“An ethical soldier is the pride and glory of the Empire. An unethical one is the greatest friend terrorists ever had. I want my army—make that our army—to be loved, respected, and honored across the globe. If we’re to do that, ethics must be our first priority, and it must be a way of life.

The Steward held up a spiral-bound book. “Your ethics handbook is your guide to life, your source of truth in all situations. It was put together by the finest minds in the world from the disciplines of philosophy and religion. I want us to be proud of what we do, and we’re not going to have that if we do not have an ethical base.”

“Should you run into any ethical problems that you cannot resolve at the local level, feel free to contact my military affairs office, and we’ll make sure that it’s resolved.”

Snyder made a mental note of the number flashing in the air, as if to remind him this was only a live holovision feed. This would be a real change, a huge change, in the way the Imperial Army operated. He could hardly wait to tell Mama Borden.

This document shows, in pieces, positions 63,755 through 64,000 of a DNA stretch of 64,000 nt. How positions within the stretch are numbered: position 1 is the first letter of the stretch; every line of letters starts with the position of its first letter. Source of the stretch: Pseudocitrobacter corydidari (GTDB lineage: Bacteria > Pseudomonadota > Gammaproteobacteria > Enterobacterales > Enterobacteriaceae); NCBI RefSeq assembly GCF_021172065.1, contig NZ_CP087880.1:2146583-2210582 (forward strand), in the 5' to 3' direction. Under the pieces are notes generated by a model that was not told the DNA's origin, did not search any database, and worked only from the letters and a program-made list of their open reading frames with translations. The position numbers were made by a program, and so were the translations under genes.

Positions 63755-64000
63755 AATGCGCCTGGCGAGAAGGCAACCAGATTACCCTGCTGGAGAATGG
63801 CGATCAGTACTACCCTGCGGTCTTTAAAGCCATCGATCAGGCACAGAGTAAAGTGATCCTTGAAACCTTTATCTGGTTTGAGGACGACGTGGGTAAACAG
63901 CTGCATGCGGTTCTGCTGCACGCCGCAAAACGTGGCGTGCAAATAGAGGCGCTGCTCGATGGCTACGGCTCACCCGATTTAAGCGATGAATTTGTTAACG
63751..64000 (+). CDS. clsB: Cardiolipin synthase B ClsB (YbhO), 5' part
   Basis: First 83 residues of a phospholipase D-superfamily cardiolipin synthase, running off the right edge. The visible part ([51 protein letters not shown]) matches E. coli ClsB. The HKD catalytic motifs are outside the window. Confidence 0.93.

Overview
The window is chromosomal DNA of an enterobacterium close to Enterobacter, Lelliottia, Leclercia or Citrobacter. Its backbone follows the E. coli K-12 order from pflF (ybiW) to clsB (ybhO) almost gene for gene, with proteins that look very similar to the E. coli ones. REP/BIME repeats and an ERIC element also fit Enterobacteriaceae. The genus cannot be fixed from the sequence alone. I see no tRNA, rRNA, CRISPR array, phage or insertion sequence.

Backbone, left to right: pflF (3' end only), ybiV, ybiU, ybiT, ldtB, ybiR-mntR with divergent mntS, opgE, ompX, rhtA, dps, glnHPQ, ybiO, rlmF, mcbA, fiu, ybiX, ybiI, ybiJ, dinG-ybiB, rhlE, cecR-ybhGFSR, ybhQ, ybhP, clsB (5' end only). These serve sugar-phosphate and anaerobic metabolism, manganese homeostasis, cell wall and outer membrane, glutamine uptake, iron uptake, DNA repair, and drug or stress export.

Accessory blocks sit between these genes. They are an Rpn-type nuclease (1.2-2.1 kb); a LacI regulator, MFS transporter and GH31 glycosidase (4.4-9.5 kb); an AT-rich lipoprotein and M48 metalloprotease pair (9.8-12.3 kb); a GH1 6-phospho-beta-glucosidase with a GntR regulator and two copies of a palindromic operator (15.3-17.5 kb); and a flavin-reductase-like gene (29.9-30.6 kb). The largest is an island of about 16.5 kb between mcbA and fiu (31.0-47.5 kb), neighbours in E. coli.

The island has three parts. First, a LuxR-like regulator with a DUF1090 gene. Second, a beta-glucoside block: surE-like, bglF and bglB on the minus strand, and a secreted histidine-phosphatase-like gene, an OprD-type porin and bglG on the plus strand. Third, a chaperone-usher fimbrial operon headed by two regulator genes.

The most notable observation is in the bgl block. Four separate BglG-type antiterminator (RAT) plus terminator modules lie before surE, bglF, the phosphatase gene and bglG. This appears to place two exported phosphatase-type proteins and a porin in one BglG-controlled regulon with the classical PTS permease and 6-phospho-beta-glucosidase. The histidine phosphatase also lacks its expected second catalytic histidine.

When the speech ended half an hour later, Snyder spotted Sergeant Cutler frowning in the corner. Cutler called out, “Everyone report to your drill sergeants. Thank you for your time.”

Cutler spent the next hour drilling them on the handling of their weapon. Cutler had them use rubber guns so an idiot wouldn’t kill anyone if he mishandled it.

Cutler said, “All right, good work, men. We’ll meet in 15 minutes in Classroom 12C and review the sexual harassment policy. Until then, you’re dismissed.”